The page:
Anxiety: How is it Different for Kids and Adults?

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Most everyone feels worried and anxious sometimes. This can often be a natural and healthy response to the unknown or a possible danger. Sometimes, however, these feelings of fear and anxiety are so intense and extreme that they hinder one’s ability to function properly within their surroundings. When these feelings escalate to the point that they affect a person’s daily life, an anxiety disorder diagnosis may be appropriate.

Types of Anxiety Disorders

A person’s natural reaction to a possible danger is something called the fight or flight response, a phenomenon that causes their heartrate to rise and breathing to increase, along with other neurological and physical signs. This worry over a perceived danger is not always considered a disorder. It is called a disorder when the excessive fear is so paralyzing that it stops an individual from being able to live life normally. Anxiety disorders can take many forms:

  • Phobias
  • Separation Anxiety Disorder
  • Social Anxiety Disorder
  • Post-Traumatic Stress Disorder (PTSD)
  • Panic Disorder
  • Obsessive-Compulsive Disorder (OCD)
  • Generalized Anxiety Disorder

Anxiety disorders can develop at any age; however, there are some differences in symptoms and types of disorders in children versus adults. Learn more about the similarities and differences in anxiety disorders in children and adults. Additionally, some types of anxiety disorders are more prevalent at different ages.

Anxiety in Children

Children cannot process their world in the ways that adults can because their cognitive functioning isn’t fully developed. This affects the way their minds identify and respond to potential threats. This means they often do not realize when their fear reactions become irrational or pervasive; they know only what they are feeling.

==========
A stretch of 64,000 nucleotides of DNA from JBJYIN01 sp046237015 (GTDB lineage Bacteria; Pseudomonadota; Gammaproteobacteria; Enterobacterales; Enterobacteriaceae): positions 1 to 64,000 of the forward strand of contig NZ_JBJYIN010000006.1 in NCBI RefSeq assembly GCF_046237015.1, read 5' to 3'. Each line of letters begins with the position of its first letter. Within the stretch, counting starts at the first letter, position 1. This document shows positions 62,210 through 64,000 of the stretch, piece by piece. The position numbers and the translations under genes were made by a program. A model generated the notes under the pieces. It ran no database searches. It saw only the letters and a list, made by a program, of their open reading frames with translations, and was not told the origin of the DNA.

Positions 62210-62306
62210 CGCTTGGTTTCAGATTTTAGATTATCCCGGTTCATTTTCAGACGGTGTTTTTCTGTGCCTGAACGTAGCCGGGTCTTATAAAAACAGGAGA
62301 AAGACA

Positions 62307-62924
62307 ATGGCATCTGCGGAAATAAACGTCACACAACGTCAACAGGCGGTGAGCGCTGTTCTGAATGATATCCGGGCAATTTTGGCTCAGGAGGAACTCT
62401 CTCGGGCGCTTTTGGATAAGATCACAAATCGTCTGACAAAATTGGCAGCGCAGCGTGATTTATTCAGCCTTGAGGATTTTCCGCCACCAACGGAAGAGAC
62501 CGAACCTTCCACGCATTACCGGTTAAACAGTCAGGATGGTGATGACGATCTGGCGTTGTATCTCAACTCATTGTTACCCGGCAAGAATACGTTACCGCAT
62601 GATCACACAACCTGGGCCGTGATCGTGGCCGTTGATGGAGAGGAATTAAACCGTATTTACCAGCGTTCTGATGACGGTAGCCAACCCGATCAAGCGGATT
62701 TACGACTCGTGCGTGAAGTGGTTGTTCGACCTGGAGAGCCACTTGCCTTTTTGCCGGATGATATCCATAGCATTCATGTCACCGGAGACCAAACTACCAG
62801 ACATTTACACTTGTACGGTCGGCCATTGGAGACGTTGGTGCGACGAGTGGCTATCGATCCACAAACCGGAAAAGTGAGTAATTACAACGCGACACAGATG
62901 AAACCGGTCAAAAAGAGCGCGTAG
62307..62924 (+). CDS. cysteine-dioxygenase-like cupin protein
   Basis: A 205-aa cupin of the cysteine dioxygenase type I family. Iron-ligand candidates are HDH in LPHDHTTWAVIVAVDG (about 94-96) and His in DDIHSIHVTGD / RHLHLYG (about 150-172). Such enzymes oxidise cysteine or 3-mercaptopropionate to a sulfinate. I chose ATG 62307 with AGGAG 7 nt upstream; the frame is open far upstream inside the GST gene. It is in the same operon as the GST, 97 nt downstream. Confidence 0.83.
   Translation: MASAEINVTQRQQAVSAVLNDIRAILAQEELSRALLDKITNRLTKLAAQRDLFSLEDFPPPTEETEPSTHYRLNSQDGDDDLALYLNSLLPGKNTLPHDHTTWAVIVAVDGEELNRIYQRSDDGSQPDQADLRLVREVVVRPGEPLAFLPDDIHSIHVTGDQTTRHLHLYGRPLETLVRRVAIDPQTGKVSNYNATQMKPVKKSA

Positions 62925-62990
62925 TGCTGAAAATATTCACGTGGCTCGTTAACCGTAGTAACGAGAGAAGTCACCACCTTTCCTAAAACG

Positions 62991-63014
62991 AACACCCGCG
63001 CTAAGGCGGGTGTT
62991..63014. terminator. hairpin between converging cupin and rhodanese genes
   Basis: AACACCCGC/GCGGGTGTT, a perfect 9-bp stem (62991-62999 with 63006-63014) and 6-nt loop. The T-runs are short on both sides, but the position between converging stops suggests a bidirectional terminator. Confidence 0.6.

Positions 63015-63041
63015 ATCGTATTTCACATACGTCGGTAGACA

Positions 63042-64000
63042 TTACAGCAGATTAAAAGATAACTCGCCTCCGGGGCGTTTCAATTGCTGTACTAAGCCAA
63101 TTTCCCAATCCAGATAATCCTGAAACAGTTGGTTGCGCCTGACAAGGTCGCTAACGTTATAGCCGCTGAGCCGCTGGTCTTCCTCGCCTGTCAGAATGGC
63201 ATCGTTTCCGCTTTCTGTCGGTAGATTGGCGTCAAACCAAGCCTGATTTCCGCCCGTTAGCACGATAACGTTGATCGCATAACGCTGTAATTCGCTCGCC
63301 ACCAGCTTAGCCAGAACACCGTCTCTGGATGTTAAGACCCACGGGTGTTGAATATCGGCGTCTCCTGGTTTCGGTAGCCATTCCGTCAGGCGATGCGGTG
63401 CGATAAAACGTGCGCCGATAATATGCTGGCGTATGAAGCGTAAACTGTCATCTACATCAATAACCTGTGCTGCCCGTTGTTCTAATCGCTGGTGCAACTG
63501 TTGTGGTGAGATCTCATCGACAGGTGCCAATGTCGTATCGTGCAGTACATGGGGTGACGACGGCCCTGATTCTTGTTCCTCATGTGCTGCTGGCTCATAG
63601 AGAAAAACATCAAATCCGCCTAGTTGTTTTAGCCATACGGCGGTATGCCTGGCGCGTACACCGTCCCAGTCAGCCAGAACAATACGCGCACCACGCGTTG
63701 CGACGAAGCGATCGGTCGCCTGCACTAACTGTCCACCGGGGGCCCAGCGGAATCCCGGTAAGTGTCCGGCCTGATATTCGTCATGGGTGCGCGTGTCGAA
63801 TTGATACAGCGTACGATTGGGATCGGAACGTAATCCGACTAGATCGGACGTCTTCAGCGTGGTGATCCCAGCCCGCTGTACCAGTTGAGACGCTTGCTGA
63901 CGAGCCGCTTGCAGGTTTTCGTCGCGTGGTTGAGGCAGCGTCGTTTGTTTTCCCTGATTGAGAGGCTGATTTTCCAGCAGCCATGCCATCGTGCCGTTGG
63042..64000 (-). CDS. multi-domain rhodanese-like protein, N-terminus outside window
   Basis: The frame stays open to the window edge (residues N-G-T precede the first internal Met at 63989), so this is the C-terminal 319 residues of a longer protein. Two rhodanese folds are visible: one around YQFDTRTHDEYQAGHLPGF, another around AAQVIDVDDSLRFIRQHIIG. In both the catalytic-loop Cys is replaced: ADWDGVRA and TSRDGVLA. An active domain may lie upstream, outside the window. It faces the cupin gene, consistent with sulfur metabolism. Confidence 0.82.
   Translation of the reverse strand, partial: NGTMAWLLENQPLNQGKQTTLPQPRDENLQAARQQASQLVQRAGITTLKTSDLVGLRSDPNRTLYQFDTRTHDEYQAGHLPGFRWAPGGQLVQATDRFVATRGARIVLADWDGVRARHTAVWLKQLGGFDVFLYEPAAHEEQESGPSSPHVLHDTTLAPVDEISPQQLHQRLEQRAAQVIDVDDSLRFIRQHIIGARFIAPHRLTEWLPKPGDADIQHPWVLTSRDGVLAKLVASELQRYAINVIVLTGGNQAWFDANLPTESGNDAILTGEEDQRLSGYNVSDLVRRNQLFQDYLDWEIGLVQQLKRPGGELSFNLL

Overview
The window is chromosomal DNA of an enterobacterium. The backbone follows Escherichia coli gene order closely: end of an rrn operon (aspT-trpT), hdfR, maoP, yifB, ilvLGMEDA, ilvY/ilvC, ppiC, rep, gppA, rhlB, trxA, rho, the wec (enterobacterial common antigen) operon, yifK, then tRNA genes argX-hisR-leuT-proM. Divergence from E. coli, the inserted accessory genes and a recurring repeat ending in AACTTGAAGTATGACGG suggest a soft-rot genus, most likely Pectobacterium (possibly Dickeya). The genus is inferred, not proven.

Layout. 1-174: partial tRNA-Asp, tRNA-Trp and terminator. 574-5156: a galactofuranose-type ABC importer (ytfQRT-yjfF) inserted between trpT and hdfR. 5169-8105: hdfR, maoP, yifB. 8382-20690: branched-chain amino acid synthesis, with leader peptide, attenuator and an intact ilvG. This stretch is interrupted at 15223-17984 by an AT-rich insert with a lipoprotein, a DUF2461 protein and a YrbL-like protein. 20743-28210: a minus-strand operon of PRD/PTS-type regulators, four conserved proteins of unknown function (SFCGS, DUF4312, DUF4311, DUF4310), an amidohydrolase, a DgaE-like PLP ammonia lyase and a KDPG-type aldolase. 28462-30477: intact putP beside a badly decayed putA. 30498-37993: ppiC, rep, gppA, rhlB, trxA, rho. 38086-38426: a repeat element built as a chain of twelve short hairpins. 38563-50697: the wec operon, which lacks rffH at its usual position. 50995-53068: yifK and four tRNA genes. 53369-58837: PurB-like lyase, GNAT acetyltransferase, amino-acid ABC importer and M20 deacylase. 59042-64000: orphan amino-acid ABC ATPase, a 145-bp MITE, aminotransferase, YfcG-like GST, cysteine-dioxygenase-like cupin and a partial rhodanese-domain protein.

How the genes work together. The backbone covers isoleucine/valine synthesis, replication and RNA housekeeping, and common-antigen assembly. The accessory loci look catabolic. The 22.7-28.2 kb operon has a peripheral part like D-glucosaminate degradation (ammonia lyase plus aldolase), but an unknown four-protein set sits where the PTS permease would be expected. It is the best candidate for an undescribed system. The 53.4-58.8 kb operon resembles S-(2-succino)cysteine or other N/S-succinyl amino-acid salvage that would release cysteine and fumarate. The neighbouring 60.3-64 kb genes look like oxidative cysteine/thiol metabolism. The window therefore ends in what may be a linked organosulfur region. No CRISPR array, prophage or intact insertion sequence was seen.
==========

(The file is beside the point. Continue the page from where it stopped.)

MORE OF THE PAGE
Aside from the inability to communicate anxiety, symptoms of anxiety disorders can differ in children. Signs of an anxiety disorder in a child can include several different symptoms, such as:

  • Frequent nightmares and disturbed sleep
  • Constant restlessness
  • Sleepiness or falling asleep in school
  • Difficulty concentrating
  • Irritability
  • Crying, tantrums

Separation anxiety disorder is usually more common in children than adults, as they are transitioning from dependence on their parents to being self-sufficient individuals. Note, however, that the current version of The Diagnostic and Statistical Manual of Mental Disorders (DSM) no longer classifies separation anxiety as only a childhood disorder. This means that it can be diagnosed in children or adults.

Anxiety in Adults

Perhaps the biggest difference in anxiety in children and adults is the ability to recognize and express anxiety. Children have a more difficult time vocalizing their feelings, while adults are able to verbally acknowledge that they are anxious. Because adults’ brains are more fully developed, it may be easier for adults to recognize that their fears may be irrational.

While one can develop any type of anxiety disorder at any age, it’s more common for adults to be diagnosed with phobias, panic disorders, and generalized anxiety disorders. One anxiety disorder common in young adults and teenagers that may not be present in children is social anxiety disorder.

Symptoms of anxiety in adults that are less frequent in children include tense muscles and stomachaches. An adult may also turn to drugs or alcohol as coping mechanisms, which is less likely in young children.

The DSM-5 also utilizes different criteria for diagnosing anxiety disorders in children versus adults. For example, children only need to show one symptom to be diagnosed with generalized anxiety disorder, whereas adults need at least three for a diagnosis.

Similarities in Symptoms

Anxiety disorder symptoms in adults are not always different from those experienced by children. There are many symptoms that are similar for both young children and adults:

  • Trouble sleeping
  • Lack of focus
  • Cold sweats
  • Dizziness
  • Chest pains
  • Nausea
  • Shortness of breath
  • Irregular heartbeats (i.e. palpitations)
  • Feelings of uneasiness, restlessness, panic or terror

For more information about anxiety, coping mechanisms for managing anxiety, and other mental health questions, visit the Mental Health section of our blog. If you or someone you know is in need of treatment for anxiety, learn more about our mental health outpatient programs for adults and adolescents.

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